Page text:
Renee Reviews: John Connelly's - "The Book of Lost Things"
High in his attic bedroom, twelve-year-old David mourns the death of his mother, with only the books on his shelf for company. But those books have begun to whisper to him in the darkness. Angry and alone, he takes refuge in his imagination and soon finds that reality and fantasy have begun to meld. While his family falls apart around him, David is violently propelled into a world that is a strange reflection of his own — populated by heroes and monsters and ruled by a faded king who keeps his secrets in a mysterious book, The Book of Lost Things.
Despite having never heard of this title prior to a single recommendation from a trusted book reviewer, I quickly became eager to pick up The Book of Lost Things the moment I heard of its fairy tale elements. Said element proved to be very much present and accounted for, but ultimately it supported an even more engaging and original tale of loss, mourning and coming-of-age.
Known predominantly for his crime fiction, John Connelly effectively created his own fairy tale narrative within this novel and inserted it with a very realistic and very tangible amount of violence, brutality, cynicism and bittersweet truth. While this may deter some readers, and certainly had me feeling incredibly uncomfortable and emotionally drained much of the time, it was ultimately a very effective means of conveying the stark nature and often indirect moral compass of the original fairy tale/folk lore format.
Our twelve year-old protagonist, David, was really put through his paces in this novel; the poor boy had to deal with taunting visions of his dead mother, sudden and unexplained fainting fits that left him bleeding and incoherent, several gruesome and unnerving encounters with a number of truly despicable beings, and the constant threat posed by the Crooked Man (who remains one of the most unforgiving villains I have ever encountered.) David handles all of his challenges with a mix of bravery, recklessness and fear that was very telling and true of his age and upbringing. Additionally, Connelly’s decision to place the fantasy action alongside the ‘real world’ setting of war-time London was also a wise move, with much of David’s home-grown fear of German invasion and destruction feeding into his imaginings.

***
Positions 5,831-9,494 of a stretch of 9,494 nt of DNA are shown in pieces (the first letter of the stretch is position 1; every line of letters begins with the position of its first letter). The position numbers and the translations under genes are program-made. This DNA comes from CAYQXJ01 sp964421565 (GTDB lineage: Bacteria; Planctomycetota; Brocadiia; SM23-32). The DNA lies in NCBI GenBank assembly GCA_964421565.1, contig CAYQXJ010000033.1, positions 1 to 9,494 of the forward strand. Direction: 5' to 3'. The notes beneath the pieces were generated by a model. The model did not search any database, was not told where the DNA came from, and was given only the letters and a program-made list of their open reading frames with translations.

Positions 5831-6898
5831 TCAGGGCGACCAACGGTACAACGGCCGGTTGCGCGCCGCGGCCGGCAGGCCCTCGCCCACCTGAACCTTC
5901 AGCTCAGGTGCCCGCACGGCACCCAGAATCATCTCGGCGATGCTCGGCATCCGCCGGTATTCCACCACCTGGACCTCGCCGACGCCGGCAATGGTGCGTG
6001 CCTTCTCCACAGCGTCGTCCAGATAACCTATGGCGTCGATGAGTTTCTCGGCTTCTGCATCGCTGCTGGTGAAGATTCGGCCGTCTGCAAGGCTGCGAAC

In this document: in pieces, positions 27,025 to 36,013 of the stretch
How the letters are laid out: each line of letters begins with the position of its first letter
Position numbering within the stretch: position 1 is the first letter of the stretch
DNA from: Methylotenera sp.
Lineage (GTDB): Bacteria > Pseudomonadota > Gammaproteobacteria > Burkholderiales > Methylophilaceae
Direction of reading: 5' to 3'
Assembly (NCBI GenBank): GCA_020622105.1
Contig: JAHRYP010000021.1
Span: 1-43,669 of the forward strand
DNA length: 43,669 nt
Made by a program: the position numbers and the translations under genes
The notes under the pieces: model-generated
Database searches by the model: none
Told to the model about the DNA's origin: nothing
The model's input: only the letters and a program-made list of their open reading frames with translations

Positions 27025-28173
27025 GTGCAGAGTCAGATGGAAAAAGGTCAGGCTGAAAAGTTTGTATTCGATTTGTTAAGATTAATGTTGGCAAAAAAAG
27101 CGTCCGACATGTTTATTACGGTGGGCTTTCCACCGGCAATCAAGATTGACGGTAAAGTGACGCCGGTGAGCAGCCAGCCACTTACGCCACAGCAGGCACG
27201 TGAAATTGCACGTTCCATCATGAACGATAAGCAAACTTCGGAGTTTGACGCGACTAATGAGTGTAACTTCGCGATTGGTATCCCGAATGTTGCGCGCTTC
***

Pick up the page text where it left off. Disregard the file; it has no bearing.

Although there are not many ‘light’ moments within the novel, and they appear fleetingly, it is important to note the two elements that really made this work enjoyable for me: the twists on known fairy tales, and the sheer love and affection conveyed for the written word and the act of reading. David’s avid love and almost palpable connection to books is evident from the first page, and the sensation this creates forms an active metaphor for the transformative experience of reading, especially at a young age. Also, the inclusion of Connelly’s own retellings of known tales such Snow White are both amusing and unsettling.
While both the US and UK covers for this novel might suggest a middle-grade audience, I would certainly not be recommending it to readers under the age of 15, due to the mature and violent content. However, I do sincerely believe that older readers will find something truly engaging and memorable in David’s fantastical and harrowing journey.
The Book of Lost Things – John Connelly
ISBN – 0743298853
November 7th 2006